DARPA spends $20 million on homomorphic encryption
Written by Alex Armstrong   
Tuesday, 19 April 2011

The US military research agency has awarded almost $5 million to speed the performance of an algorithm that could make cloud computing secure.

Homomorphic encryption is currently thought to be a highly desirable form of encryption. The idea is that you can perform operations on the data without having to decrypt it. For example, you could encrypt the data [1,2] to get say {30,87}. You could then perform the operation of adding the two values together and storing the result, i.e. {117}, back in the encrypted file . The almost magic bit is that when you decrypt the file the result is [3], i.e. what you would have got if you had performed the operation on the original unencrypted data. It's a lot like being able to work with objects while they are still inside a locked bag.

Why would you want homomorphic encryption?

The simple and most pressing answer is that you could use it to store your data securely in the cloud and allow cloud based computers to process it without fear of the data leaking out. Other ideas are secure voting systems that can sum the votes without have access to them or knowing the final result and search engines that can find results without having access to decrypted data.

Two years ago IBM researcher Craig Gentry worked out how to perform the magic that is homomorphic encryption. See: Modifiable encryption for a fuller account of how the method works. The only problem is that his scheme took too long to implement. Put simply the encryption was so inefficient that it made cloud manipulation of the data impractical. Even though the method wasn't practical Gentry has recently been given the 2010 ACM Grace Hopper award for his initial work on homomorphic encryption.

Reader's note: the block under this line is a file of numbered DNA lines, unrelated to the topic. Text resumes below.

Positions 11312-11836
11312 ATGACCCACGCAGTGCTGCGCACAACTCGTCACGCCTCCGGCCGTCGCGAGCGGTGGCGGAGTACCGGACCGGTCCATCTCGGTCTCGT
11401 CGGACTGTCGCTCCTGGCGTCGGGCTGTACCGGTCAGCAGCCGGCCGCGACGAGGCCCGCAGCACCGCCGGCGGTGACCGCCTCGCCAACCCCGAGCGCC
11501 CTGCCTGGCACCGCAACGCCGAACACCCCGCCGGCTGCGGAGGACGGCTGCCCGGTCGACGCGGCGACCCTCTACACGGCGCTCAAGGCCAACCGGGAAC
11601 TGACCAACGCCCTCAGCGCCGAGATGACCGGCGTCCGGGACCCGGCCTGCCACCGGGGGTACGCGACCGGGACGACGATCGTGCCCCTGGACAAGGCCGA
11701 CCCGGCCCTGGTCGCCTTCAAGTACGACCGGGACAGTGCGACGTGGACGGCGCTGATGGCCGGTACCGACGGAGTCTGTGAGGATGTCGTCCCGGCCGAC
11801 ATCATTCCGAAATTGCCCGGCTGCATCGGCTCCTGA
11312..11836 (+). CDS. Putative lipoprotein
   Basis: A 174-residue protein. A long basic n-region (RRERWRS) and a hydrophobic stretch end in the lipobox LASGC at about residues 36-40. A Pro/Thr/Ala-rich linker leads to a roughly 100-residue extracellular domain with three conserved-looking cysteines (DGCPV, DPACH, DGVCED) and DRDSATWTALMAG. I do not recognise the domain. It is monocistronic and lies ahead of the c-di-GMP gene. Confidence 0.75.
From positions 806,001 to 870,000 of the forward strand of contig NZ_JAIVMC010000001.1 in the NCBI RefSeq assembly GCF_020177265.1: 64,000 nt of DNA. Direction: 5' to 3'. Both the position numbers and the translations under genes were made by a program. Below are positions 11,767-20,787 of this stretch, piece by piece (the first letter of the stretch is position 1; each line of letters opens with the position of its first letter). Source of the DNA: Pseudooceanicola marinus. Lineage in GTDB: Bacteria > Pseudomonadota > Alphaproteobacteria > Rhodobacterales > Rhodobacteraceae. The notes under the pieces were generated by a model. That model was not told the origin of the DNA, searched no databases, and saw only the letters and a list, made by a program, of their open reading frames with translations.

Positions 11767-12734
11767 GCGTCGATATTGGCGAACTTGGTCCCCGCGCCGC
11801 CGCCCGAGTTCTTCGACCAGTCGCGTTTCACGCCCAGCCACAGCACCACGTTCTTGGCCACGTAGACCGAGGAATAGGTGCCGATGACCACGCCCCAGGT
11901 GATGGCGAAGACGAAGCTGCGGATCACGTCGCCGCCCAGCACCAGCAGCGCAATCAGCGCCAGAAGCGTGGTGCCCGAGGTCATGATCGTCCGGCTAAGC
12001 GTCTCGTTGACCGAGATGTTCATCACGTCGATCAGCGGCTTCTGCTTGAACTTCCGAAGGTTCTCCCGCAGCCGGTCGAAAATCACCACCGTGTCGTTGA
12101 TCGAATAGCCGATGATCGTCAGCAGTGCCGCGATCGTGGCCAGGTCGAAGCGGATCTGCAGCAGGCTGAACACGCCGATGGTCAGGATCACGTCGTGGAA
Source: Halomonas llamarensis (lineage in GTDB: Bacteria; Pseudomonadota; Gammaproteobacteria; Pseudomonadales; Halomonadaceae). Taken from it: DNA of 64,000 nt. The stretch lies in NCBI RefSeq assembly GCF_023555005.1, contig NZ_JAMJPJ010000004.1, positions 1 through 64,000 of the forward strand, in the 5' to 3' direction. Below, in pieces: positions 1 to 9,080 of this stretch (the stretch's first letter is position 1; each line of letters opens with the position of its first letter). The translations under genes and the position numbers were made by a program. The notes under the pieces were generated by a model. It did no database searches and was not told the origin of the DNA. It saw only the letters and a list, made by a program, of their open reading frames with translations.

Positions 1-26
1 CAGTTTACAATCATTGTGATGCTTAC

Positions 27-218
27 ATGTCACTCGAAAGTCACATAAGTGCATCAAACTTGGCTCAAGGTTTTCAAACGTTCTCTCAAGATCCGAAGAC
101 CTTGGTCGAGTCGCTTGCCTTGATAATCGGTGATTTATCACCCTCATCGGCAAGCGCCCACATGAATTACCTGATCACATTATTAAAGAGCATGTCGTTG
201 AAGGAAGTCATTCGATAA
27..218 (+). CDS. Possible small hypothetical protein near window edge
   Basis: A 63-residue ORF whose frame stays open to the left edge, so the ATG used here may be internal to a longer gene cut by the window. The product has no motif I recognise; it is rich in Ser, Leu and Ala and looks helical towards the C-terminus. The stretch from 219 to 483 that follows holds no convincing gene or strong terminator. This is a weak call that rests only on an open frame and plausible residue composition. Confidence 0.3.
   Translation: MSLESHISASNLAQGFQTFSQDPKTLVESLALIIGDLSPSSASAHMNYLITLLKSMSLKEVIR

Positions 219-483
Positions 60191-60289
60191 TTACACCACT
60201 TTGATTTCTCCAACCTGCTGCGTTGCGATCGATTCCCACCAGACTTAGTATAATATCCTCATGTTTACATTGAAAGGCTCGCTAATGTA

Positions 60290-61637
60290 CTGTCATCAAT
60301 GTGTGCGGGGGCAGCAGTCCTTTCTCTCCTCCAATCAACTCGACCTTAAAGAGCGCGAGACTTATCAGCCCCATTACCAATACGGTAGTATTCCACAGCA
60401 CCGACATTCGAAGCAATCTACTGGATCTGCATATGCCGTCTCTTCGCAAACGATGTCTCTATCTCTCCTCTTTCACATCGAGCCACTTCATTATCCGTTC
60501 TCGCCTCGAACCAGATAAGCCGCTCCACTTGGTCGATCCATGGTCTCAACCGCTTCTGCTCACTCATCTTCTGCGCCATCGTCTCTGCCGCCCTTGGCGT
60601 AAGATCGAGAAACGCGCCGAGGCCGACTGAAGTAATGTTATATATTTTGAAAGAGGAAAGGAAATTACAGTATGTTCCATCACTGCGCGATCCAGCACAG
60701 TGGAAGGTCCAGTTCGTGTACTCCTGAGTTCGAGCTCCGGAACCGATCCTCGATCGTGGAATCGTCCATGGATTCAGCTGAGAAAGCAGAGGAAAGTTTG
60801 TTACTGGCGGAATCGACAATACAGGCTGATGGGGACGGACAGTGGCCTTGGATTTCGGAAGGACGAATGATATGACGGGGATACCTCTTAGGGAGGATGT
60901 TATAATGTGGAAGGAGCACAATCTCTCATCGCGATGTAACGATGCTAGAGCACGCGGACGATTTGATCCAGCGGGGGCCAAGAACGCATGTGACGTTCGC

Now the Defense Advanced Research Projects Agency (DARPA), an agency of the United States Department of Defense responsible for the development of new technology for use by the military, has awarded $4.9 million to esearch contractor, Galois Inc, to turn the algorithm into something practical. This is part of a larger project funded to the tune of $20 million called Programming Computation on Encrypted Data or PROCEED (presumably the term homomorphic is too technical).The goal of the project is to speed up the algorithm by a factor of 10 million - which is clearly not an easy optimisation factor to achieve.


As if to demonstrate that interest in homomorphic encryption really is hotting up, DARPA's intelligence counterpart, IARPA, has released a call for proposals for a similar project. In this case the aim is specifically to use homomorphic encryption in database queries, message queues and outsourced data storage systems.

Why exactly DARPA and IARPA need to get involved in the problem is an interesting question - is there an additional military angle that isn't obvious?

If you think that $20 million is a lot just for an algorithm consider the reason why it is difficult. An encryption system has to "mix up" the data in a complex way that makes it difficult to un-mix unless you have another piece of information - i.e. the key. This mixing up can't leave any obvious structure or regularity that the data had visible to the outside world because this could be used to perform unmixing without the key.

Homomorphic operations however need there to be some of the original data's structure left in the mix so that they can work and give a sensible result when the whole lot is unmixed again. When you think about it this way it almost seems that there should be a law which says "any sufficiently strong encryption system cannot be a homomorphic encryption system" - but apparently there isn't.

More Infomation

Craig Gentry thesis: A Fully homomorphic Encryption Scheme

News item on the original discovery: Modifiable encryption 

Galois press release



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Last Updated ( Thursday, 19 July 2012 )